Every Mazda vehicle needs to pass a number of merciless tests before it can hit the road. So, we take a look inside the test chambers of Mazda’s Miyoshi proving ground, just north of Hiroshima:
Since 1983, when Mazda built the aerodynamic testing facility in Miyoshi, every production model passed through its doors. Typically, the aero testing program lasts two years from first concept to finished model. The test chamber’s fan is almost 8 meters in diameter, spins at 223 rpm (which means wind as fast as 225 km/h) and its first subject, back in 1983, was the Mazda 323.
Aerodynamics is, together with the efficiency of the powertrain and the weight of the vehicle, together create the formula that ultimately determines the consumption targets of a car.
When starting from scratch with a new model, for instance when creating the CX-5, the very first aero tests are normally done virtually. They are not as accurate as the tunnel tests but can give a good direction for the further design steps. When the concept comes to life for the first time and hits the wind tunnel, the real aerodynamics work starts. It is a true experience for everybody to see the huge impact the subtlest changes in shape and design have in terms of aerodynamics.
But there is more to fine-tune in the wind tunnel than just the aerodynamics: our colleague Takuya Fujita is working at the Thermal & Fluid Function Development Group, Vehicle Testing & Research Department at Mazda Corporation and is looking at the noise level caused by the wind. For example, he is focusing on and further developing door and window seals. It is all about the details. “If we can create a silent, relaxing, sophisticated atmosphere, drivers will be able to focus more on the driving,” Fujita-san highlights.
When his work is done, he hands over to the colleagues at the NVH test chamber who ultimately focus on all sounds of the car, not only those coming from the wind, but also from the engine, the tyres.
After Fujita-san took care of the sounds in the wind tunnel another team is deep diving into the sound of the vehicle. Why? When traveling, all vehicles are subject to several stimuli. The induced vibration and noise of the engine for example have a number of effects on the vehicle and its occupants, as well as their perception of comfort and the driving performance. High levels of vibration and noise tend to reduce comfort, the outcome being increased fatigue of the driver that in the long term has an impact on safety. Therefore, the Noise, Vibration and Harshness (NVH) chamber is another important testing ground for all Mazdas.
The comfort of the vehicle is very much linked to the level of noise and the noticeable vibrations. Experts summarize this phenomenon with the expression of “Noise, Vibration and Harshness – NVH”. Together with other features, NVH is one of the first things noticed by customers while driving. And it is at the top of the list when it comes to quality criteria. Therefore, the NVH testing became more and more important in the automotive industry.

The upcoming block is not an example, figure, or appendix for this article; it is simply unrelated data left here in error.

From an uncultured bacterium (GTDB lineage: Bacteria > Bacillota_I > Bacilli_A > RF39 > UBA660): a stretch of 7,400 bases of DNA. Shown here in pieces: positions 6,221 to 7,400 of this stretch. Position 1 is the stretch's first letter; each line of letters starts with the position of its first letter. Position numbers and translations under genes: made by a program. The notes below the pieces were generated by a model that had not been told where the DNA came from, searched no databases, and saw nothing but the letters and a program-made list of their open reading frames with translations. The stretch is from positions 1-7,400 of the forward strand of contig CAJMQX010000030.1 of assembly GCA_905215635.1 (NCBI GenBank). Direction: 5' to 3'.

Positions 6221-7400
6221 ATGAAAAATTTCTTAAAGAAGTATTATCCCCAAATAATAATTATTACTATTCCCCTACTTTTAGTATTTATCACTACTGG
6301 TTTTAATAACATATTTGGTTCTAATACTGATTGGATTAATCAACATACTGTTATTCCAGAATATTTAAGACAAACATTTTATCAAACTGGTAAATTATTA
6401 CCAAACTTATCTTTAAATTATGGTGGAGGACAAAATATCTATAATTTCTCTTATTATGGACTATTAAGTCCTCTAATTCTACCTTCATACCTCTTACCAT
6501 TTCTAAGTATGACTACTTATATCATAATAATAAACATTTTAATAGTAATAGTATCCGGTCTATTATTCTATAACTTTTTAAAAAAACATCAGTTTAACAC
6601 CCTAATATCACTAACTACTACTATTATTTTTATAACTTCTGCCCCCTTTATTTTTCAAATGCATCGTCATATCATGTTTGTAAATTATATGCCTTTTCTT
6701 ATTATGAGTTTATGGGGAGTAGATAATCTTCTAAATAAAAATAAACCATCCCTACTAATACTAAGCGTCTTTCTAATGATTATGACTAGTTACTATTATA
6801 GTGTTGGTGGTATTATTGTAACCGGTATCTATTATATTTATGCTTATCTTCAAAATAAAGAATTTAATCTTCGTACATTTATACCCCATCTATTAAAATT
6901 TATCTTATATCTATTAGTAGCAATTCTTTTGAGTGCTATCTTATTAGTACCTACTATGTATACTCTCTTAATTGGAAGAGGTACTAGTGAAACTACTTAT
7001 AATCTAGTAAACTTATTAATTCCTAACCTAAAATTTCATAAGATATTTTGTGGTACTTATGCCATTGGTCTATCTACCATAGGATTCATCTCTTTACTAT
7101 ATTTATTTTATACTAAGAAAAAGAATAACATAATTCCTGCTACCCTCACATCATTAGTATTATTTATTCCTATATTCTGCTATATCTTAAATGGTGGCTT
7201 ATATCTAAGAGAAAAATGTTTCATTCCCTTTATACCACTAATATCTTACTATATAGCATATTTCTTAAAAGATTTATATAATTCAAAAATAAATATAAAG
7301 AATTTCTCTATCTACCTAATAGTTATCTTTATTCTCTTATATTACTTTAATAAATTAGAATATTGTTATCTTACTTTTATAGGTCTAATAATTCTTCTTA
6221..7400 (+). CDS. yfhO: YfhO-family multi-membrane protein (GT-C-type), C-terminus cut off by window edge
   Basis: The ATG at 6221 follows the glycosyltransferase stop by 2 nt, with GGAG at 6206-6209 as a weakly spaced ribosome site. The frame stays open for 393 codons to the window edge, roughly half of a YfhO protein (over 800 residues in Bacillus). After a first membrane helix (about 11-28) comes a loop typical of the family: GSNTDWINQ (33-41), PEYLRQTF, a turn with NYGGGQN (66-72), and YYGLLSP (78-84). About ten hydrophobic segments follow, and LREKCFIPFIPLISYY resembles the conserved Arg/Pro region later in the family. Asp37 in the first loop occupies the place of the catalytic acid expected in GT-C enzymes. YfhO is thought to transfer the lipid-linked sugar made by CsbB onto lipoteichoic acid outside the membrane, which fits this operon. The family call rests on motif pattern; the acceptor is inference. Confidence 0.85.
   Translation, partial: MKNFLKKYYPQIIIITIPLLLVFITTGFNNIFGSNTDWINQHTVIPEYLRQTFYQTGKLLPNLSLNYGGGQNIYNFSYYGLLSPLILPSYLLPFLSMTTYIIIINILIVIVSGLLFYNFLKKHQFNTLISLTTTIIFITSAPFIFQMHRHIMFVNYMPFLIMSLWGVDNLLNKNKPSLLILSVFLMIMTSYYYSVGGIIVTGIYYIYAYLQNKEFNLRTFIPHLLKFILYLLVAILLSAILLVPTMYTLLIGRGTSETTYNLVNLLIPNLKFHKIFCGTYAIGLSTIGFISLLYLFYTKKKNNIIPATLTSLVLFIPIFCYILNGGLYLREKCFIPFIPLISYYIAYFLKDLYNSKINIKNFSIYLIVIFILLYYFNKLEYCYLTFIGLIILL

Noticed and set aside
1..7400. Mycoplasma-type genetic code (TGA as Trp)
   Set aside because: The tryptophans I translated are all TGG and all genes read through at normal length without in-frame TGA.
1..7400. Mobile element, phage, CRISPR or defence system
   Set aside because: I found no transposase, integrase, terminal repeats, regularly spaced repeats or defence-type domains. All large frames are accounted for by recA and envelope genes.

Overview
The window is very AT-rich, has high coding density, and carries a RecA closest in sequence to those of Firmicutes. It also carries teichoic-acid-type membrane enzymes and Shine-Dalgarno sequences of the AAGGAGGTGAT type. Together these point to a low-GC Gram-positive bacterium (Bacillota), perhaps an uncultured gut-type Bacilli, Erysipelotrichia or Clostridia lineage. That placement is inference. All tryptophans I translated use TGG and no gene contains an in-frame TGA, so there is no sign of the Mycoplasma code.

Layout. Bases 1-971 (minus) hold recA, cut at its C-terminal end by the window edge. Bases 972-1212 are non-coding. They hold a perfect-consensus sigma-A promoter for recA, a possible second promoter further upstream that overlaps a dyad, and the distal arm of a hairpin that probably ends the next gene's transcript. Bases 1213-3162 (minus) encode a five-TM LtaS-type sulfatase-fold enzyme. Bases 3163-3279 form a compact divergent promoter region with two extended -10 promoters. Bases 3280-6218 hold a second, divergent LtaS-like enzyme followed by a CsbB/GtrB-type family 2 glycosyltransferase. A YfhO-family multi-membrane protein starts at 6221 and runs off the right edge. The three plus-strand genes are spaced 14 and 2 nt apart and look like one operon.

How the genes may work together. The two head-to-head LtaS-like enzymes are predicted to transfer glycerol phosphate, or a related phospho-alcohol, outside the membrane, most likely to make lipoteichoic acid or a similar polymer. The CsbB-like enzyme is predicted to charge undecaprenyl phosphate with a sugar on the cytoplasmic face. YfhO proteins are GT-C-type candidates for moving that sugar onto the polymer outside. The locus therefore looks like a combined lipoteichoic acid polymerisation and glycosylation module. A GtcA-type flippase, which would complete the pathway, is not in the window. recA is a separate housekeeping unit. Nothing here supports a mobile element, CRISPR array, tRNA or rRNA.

In Mazda’s NVH chamber, you could hear a pin drop. And experienced team of Mazda engineers measures and listens to all sounds a car can probably make. From the rolling road with a car running at speed (all noises inside and outside the car) to sounds of the doors closing and opening. “We want to harmonize all of these sounds, and fine-tune them so that they will turn into sounds that are enjoyable to listen to,” says Takaya Katsuragawa, assistant manager and team leader of the Quietness Development.
Cars spend months inside the chamber during their development, but there’s ultimately no substitute for the open road, and many thousands of miles of road testing are also needed to fine-tune how a Mazda will sound from the inside and outside. When building the second-generation CX-5 for example, Mazda engineers clearly focused on ‘quietness’ to improve the driving performance of the car. It became an exhaustive effort to identify areas where there was still room for improvement in locations that had already been checked. Using a special tool, the team discovered that the headliner (the interior ceiling) was vibrating slightly, and driving tests revealed a resonance in a rear fender panel. The cumulative effects of such efforts enabled the team to finally reach its “quiet zone” targets for road noise in the new CX-5.
The NVH test chamber opened in 1989, and features a rolling road that replicates speeds of up to 220 km/h. The Mazda 323 Familia was the chamber’s first customer.
In our next story, we’ll go from soundwaves to microwaves: as we give you an inside look at the anechoic room, which is the next step on our tour through the merciless chambers of Mazda’s Miyoshi proving ground. Stay tuned!